Peters was part of the BCS oversight committee that implemented the rule affording programs from non-automatic qualifying conferences greater access to the big bowls. Since NIU finished in the top 16 of the final BCS standings and two champions from AQ conferences -- Louisville (Big East) and Wisconsin (Big Ten) -- did not, the Huskies punched their BCS ticket.

We already came into this program with a chip on our shoulder. A lot of people felt they could have went [to bigger schools] coming out of high school. Maybe they were too small or too short, whatever it was. It just seems like a lot of people doubted you your whole life.

--Northern Illinois QB Jordan Lynch

Peters has lived the life of a college football blue blood as an administrator at both Nebraska and at Tennessee, but he and others fought to give smaller schools some hope.

"I think back to the negotiation session when we put that access rule in," he said. "The rules did work, and we had a chance to be on the big stage. These kids really deserve it."

Nine years ago, Northern Illinois earned national recognition during a 10-2 season in 2003. The Huskies beat Alabama in Tuscaloosa, and also defeated Maryland and Iowa State, but because they didn't win the MAC and the league had only two tie-in bowls, they stayed home for the holidays.

Coach Joe Novak called it "bowl-oney" at the time.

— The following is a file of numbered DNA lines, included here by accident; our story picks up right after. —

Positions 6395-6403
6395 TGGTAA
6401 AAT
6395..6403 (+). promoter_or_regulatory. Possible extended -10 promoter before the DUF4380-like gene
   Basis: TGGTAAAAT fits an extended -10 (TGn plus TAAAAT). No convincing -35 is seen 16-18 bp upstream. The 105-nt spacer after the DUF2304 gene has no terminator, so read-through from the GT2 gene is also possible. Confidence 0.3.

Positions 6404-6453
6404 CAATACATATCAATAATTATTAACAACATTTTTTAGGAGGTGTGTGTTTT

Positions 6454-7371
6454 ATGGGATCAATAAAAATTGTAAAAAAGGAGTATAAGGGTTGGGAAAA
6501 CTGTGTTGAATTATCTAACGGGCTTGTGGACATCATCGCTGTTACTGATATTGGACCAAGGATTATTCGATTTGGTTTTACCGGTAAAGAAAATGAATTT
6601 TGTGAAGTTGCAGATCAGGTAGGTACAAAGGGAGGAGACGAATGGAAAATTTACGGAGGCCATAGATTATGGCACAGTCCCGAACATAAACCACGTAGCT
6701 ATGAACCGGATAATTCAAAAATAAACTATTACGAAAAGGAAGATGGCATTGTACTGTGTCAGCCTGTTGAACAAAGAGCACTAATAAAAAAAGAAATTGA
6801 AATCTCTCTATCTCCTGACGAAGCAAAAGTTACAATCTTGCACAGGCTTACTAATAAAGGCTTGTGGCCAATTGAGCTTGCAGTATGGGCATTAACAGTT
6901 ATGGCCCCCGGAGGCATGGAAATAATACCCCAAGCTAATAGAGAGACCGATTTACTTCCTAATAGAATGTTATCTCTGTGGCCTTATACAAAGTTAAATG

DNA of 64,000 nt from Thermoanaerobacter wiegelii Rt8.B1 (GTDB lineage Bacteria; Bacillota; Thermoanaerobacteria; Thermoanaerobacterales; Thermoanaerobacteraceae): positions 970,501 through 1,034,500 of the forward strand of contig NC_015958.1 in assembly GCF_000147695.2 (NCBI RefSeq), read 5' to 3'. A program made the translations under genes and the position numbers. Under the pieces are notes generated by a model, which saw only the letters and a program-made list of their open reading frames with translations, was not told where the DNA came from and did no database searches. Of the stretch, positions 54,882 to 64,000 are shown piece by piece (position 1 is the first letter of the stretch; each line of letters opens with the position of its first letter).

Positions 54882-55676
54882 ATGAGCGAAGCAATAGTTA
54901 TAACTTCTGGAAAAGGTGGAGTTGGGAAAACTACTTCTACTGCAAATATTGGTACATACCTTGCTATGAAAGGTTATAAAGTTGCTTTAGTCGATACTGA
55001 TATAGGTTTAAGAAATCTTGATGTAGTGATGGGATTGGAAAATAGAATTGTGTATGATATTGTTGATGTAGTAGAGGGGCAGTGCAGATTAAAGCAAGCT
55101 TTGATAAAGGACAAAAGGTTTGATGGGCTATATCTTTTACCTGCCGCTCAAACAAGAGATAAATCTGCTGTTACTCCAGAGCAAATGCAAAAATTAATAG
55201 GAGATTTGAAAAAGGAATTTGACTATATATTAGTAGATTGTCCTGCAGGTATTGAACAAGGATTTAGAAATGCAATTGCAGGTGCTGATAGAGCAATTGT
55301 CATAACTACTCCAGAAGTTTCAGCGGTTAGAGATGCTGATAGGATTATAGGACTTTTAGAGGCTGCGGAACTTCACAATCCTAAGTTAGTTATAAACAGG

"That was hard," Peters said. "I was very angry about that."

Novak, who retired following the 2007 season, spent the weekend wondering if NIU could crack the top 16. The Huskies entered the MAC title game at No. 21 and needed teams like Texas and UCLA to lose.

A Harris Poll voter, Novak put the Huskies at No. 15 on his ballot but wasn't sure enough others would do the same.

"I knew there was a chance, but I still thought it was very remote," Novak said Sunday night from his home in North Carolina. "Going from 21 to 16 or 15, I just really felt a lot of people would be reluctant to vote that way. The computers would do their thing, but I thought the human element might work against them. Obviously, it didn't, and I'm glad to see that."

Novak called NIU "legitimately the worst program in the country" during his second year in 1997, when the Huskies went 0-11. But then future NFLers like Justin McCareins and Ryan Diem came along, followed by others like Atlanta Falcons running back Michael Turner.

"It's kind of like going from the outhouse to the penthouse," Novak said. "I don't think I ever really envisioned an Orange Bowl bid. That's a little bit beyond what I had hoped for, but I think it's just fantastic."

"I might go to Miami tomorrow," he added.

Carey, who served as NIU's offensive line coach before taking over the coordinator duties in September after Mike Dunbar was diagnosed with cancer, will make his head-coaching debut in the biggest game in school history.

"It'll be fun," he said.

It'll also be an opportunity to show NIU belongs.

"We're looking to prove," Stone said, "we're one of the best teams in the nation."